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Rose Hill Gives a Glimpse of Life on Cotton Plantation

Marie McAden Marie McAden
A former staffer with The Miami Herald, Marie moved to SC in 1992. She is passionate about the outdoors, and enjoys exploring the state’s many natural treasures from the Lowcountry to the Upstate.
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Facade of mansion at Rose Hill among the magnolias
Life at Rose Hill Plantation relied upon the labor of enslaved African Americans.

As one might expect from a home that once served as the governor's mansion, Rose Hill Plantation in Union has all the accoutrements of a posh estate: inlaid woodwork, a gilded fireplace mantel, a handcrafted spiral staircase and a large ballroom.

What you won't find in the 4,000-square-foot house is a single commode. Built in the 1830s, the 2.5-story residence has no running water or indoor plumbing. For more than a century, it had no electricity.

Think it's a hassle when your cable goes out or your smartphone can't connect to a wireless network? Imagine living in the South without air conditioning or even a ceiling fan.

Such was life on the cotton plantation owned by William Henry Gist, the 68th governor of South Carolina. As many as 178 enslaved people labored here - one of the largest enslaved communities in Union District.


A Bygone Way of Life

Rusted bathtub and washing basin in old bathroom
No plumbing meant austere bathroom conditions at Rose Hill Plantation.

Visitors to Rose Hill Plantation, now a state historic site, can tour the antebellum estate and get a glimpse of life back when homes were lit by candles and the bathroom "en suite" meant a chamber pot, washbowl and pitcher.

The plantation, encompassing some 5,000 acres overlooking the Tyger River, was used to grow cotton, corn and oats. Gist inherited the property from his father and built a Georgian-style brick house for his family.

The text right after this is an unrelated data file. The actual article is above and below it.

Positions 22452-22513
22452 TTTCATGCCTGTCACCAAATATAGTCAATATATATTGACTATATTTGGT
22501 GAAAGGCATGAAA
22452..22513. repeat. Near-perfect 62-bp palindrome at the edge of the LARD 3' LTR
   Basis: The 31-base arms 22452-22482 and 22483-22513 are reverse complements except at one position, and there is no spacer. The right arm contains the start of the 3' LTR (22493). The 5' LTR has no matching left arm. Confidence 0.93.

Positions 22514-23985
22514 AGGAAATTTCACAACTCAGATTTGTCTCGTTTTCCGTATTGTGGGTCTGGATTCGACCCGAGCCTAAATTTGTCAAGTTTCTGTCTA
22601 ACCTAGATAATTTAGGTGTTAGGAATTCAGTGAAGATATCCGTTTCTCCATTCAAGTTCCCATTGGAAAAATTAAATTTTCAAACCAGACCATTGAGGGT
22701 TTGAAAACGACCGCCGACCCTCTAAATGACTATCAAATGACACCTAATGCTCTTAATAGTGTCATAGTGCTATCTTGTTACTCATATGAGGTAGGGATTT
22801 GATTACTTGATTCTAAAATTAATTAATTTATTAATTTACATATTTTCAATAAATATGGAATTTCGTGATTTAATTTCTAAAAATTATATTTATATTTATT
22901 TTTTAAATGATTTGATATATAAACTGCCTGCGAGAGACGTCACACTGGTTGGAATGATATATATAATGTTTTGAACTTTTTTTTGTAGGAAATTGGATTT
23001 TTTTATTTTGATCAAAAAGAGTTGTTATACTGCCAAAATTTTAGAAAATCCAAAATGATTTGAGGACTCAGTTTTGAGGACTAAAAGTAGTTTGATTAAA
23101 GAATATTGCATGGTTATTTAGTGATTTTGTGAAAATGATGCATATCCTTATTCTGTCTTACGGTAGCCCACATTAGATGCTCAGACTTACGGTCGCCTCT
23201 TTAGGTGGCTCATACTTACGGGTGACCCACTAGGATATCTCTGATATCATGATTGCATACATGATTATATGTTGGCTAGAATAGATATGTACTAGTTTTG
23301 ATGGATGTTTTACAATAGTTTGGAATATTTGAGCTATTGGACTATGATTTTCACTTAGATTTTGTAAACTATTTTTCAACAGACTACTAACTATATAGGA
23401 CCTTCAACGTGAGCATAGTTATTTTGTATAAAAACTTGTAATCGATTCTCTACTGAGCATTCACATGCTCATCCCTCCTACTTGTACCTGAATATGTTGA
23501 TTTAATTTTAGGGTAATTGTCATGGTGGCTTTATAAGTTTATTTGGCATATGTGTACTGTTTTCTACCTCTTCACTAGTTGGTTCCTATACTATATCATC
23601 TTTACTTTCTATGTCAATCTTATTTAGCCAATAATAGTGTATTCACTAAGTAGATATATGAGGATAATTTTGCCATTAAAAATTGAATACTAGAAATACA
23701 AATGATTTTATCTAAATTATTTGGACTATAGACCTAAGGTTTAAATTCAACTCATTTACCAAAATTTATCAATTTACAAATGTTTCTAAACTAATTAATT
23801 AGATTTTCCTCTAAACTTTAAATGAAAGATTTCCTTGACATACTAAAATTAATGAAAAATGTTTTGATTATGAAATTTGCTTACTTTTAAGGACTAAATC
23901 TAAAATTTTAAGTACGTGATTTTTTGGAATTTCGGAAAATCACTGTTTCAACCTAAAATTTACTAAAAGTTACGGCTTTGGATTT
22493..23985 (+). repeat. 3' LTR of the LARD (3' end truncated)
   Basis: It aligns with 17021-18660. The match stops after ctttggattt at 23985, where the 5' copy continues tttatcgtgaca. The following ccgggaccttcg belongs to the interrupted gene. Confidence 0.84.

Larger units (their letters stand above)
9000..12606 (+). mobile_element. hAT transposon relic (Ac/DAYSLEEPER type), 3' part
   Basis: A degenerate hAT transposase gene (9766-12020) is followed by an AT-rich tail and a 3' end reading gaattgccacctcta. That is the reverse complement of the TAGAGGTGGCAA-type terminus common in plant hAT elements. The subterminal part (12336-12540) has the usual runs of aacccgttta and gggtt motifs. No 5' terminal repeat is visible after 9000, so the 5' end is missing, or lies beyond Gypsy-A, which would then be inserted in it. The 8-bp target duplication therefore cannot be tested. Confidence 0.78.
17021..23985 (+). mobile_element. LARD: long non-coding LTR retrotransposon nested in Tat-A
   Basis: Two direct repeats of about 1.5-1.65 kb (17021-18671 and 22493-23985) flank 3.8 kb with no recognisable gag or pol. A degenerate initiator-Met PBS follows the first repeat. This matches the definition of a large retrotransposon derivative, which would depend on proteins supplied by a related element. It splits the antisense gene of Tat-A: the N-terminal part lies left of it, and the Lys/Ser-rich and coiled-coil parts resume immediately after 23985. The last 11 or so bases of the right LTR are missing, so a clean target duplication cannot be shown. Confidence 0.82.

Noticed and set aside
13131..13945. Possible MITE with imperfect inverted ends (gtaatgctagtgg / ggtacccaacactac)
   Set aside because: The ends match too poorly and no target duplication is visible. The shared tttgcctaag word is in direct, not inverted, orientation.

Over time, he added 20 cabins for his 100-plus slaves, a smokehouse, blacksmith shop, dye house, cold storage building, brick kiln, loom house and shed for his carriages. While the location of the cabins is not known, a post-emancipation tenant house and the ruins of other houses where descendants of former slaves lived as tenant farmers in the early 1900s remain on the grounds.


Rose Hill Remodeling

Interior of antebellum kitchen with hearth, wood table, antique cooking tools
The kitchen at Rose Hill was housed in separate quarters to reduce the risk of fire destroying the mansion.

Elected to the South Carolina House of Representatives in 1840, Gist went on to serve as a senator for three terms before being elected governor in 1858. Believing South Carolina could protect slavery only by withdrawing from the Union, he came to be known as the "Secession Governor."

Upon his election to the state's top post, Gist began remodeling the home, transforming the exterior into the more fashionable Greek revival style. The 18-inch brick walls were stuccoed, and double porches were added to the front and back of the house.

He also built a brick kitchen behind the home. It is the only other antebellum structure remaining on the property. Among the furnishings you will see in the mansion are items belonging to the family: a bible, a pianoforte, a four-poster bed, an armoire, a leather trunk, several items of clothing and a quilt made by Gist's wife.


Historic Gardens and Grounds

Garden with flowers and foliage surrounded by boxwoods with white clapboard outbuilding
The gardens of Rose Hill contain original elements and a variety of heirloom roses.

Named after the many varieties of roses planted in the formal gardens, Rose Hill Plantation still features hundreds of the original plantings, including two 150-year-old magnolias.

The 44-acre historic site also includes a half-mile loop trail through the woods surrounding the property. A 1-mile spur trail takes you down to the Tyger River.

You can walk the grounds from 9 a.m. to 6 p.m. daily, or take a guided grounds tour at 11 a.m. Saturday, Monday and Wednesday. House tours are given at 1 and 3 p.m. daily. Additional house tours are offered at 11 a.m. on Sunday, Tuesday, Thursday and Friday. The museum store is open from 4 to 5 p.m. daily and 10 minutes before and after each tour.

For more information, contact Rose Hill Plantation

Marie McAden
A former staffer with The Miami Herald, Marie moved to SC in 1992. She is passionate about the outdoors, and enjoys exploring the state’s many natural treasures from the Lowcountry to the Upstate.